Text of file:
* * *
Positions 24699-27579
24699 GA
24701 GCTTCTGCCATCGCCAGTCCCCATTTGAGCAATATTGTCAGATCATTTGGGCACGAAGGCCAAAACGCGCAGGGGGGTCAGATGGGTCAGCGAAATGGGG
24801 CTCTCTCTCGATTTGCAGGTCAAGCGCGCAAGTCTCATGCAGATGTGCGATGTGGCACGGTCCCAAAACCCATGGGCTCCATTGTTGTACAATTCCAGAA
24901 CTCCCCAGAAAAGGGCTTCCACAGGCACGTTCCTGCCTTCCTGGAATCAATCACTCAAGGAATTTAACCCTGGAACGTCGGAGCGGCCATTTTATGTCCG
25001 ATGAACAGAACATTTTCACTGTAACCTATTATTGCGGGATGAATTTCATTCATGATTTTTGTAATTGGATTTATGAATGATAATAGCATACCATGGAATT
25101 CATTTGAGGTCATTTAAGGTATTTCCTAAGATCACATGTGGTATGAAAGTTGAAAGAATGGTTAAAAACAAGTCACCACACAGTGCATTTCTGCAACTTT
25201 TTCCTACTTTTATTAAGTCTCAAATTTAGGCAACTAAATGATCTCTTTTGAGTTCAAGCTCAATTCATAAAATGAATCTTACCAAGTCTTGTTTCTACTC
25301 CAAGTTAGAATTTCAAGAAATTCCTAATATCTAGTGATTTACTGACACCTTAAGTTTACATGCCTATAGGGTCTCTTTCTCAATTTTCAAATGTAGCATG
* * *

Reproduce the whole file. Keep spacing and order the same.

Positions 24699-27579
24699 GA
24701 GCTTCTGCCATCGCCAGTCCCCATTTGAGCAATATTGTCAGATCATTTGGGCACGAAGGCCAAAACGCGCAGGGGGGTCAGATGGGTCAGCGAAATGGGG
24801 CTCTCTCTCGATTTGCAGGTCAAGCGCGCAAGTCTCATGCAGATGTGCGATGTGGCACGGTCCCAAAACCCATGGGCTCCATTGTTGTACAATTCCAGAA
24901 CTCCCCAGAAAAGGGCTTCCACAGGCACGTTCCTGCCTTCCTGGAATCAATCACTCAAGGAATTTAACCCTGGAACGTCGGAGCGGCCATTTTATGTCCG
25001 ATGAACAGAACATTTTCACTGTAACCTATTATTGCGGGATGAATTTCATTCATGATTTTTGTAATTGGATTTATGAATGATAATAGCATACCATGGAATT
25101 CATTTGAGGTCATTTAAGGTATTTCCTAAGATCACATGTGGTATGAAAGTTGAAAGAATGGTTAAAAACAAGTCACCACACAGTGCATTTCTGCAACTTT
25201 TTCCTACTTTTATTAAGTCTCAAATTTAGGCAACTAAATGATCTCTTTTGAGTTCAAGCTCAATTCATAAAATGAATCTTACCAAGTCTTGTTTCTACTC
25301 CAAGTTAGAATTTCAAGAAATTCCTAATATCTAGTGATTTACTGACACCTTAAGTTTACATGCCTATAGGGTCTCTTTCTCAATTTTCAAATGTAGCATG